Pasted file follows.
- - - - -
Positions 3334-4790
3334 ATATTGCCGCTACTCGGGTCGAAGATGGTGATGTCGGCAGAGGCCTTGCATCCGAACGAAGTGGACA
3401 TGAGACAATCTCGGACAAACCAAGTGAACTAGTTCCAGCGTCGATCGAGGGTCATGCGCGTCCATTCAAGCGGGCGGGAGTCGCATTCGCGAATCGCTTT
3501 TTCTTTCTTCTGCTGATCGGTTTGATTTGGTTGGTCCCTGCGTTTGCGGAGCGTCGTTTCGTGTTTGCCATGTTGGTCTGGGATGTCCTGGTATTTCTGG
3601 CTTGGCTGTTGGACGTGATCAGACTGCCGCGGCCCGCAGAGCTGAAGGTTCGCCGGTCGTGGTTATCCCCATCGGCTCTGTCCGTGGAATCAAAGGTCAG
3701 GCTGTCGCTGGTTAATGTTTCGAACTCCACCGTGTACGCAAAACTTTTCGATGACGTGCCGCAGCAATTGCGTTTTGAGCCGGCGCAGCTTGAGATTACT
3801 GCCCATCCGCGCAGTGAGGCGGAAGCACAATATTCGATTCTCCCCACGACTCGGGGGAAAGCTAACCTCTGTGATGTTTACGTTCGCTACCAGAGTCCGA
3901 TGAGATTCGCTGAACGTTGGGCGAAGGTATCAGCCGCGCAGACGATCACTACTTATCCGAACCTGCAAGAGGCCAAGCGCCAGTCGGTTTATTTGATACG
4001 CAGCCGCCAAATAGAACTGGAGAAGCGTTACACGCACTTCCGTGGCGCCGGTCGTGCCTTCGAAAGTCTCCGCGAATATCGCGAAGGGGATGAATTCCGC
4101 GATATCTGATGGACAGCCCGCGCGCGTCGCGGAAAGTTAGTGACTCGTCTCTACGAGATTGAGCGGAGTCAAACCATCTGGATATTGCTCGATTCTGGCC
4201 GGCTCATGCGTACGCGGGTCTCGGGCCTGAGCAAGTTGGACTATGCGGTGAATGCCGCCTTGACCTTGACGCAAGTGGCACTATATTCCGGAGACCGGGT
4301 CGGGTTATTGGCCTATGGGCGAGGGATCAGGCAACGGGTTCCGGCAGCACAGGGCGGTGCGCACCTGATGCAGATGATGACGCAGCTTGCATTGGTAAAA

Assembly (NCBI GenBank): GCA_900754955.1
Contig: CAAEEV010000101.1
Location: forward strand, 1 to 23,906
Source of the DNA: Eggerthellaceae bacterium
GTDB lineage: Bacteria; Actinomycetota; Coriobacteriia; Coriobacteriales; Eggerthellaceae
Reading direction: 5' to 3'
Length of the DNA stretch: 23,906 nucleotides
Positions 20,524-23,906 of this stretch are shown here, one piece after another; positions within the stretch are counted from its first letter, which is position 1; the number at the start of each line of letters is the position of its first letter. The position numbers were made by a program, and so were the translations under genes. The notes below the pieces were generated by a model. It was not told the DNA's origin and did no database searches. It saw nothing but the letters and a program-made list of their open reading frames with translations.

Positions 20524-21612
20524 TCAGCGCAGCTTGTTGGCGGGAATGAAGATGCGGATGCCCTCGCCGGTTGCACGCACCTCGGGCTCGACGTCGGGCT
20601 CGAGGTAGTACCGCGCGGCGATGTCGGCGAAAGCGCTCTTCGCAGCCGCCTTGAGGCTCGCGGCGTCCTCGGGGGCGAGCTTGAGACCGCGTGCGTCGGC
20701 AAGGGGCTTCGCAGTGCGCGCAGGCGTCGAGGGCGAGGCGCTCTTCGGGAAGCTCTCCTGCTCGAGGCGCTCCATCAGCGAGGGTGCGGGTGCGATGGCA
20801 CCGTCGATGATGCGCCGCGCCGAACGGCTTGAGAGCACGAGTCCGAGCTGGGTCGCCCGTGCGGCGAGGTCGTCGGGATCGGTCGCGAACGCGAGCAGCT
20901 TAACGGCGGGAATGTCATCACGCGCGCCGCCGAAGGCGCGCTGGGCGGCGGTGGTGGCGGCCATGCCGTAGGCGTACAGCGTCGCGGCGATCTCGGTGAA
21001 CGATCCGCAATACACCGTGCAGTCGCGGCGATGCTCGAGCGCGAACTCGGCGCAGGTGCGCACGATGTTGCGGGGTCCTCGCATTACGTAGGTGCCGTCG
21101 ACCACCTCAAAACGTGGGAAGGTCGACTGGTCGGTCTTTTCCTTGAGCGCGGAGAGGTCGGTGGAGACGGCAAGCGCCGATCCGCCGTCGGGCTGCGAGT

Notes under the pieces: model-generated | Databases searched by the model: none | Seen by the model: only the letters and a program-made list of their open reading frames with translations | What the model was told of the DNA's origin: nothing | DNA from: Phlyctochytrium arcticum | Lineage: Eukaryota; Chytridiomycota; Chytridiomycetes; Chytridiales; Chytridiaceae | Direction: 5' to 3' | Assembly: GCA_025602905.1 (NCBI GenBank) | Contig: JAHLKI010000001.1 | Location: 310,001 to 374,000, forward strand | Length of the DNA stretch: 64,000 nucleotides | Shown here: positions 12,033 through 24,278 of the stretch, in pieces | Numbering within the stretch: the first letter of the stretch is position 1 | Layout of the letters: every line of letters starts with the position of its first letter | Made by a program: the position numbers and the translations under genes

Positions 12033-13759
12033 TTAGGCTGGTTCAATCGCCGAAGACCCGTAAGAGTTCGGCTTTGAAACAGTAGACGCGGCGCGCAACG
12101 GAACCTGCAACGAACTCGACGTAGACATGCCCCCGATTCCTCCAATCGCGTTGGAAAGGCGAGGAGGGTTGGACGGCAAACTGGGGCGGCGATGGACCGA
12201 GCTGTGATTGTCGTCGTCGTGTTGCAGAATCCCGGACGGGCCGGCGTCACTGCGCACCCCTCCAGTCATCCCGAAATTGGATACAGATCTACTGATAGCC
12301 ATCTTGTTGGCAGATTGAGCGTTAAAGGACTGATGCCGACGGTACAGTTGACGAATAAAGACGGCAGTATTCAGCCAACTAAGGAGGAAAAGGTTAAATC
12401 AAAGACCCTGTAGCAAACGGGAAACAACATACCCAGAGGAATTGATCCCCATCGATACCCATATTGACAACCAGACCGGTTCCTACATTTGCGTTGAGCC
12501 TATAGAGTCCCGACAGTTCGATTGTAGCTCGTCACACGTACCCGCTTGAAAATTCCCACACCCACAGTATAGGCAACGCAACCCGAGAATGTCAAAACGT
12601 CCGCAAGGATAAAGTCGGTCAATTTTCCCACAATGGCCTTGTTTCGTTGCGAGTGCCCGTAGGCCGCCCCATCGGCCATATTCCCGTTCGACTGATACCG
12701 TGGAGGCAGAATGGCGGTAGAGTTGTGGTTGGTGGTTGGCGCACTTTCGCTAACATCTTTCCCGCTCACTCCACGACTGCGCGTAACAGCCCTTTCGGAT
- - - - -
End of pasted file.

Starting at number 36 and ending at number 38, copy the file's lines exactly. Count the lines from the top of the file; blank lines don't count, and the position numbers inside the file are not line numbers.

12501 TATAGAGTCCCGACAGTTCGATTGTAGCTCGTCACACGTACCCGCTTGAAAATTCCCACACCCACAGTATAGGCAACGCAACCCGAGAATGTCAAAACGT
12601 CCGCAAGGATAAAGTCGGTCAATTTTCCCACAATGGCCTTGTTTCGTTGCGAGTGCCCGTAGGCCGCCCCATCGGCCATATTCCCGTTCGACTGATACCG
12701 TGGAGGCAGAATGGCGGTAGAGTTGTGGTTGGTGGTTGGCGCACTTTCGCTAACATCTTTCCCGCTCACTCCACGACTGCGCGTAACAGCCCTTTCGGAT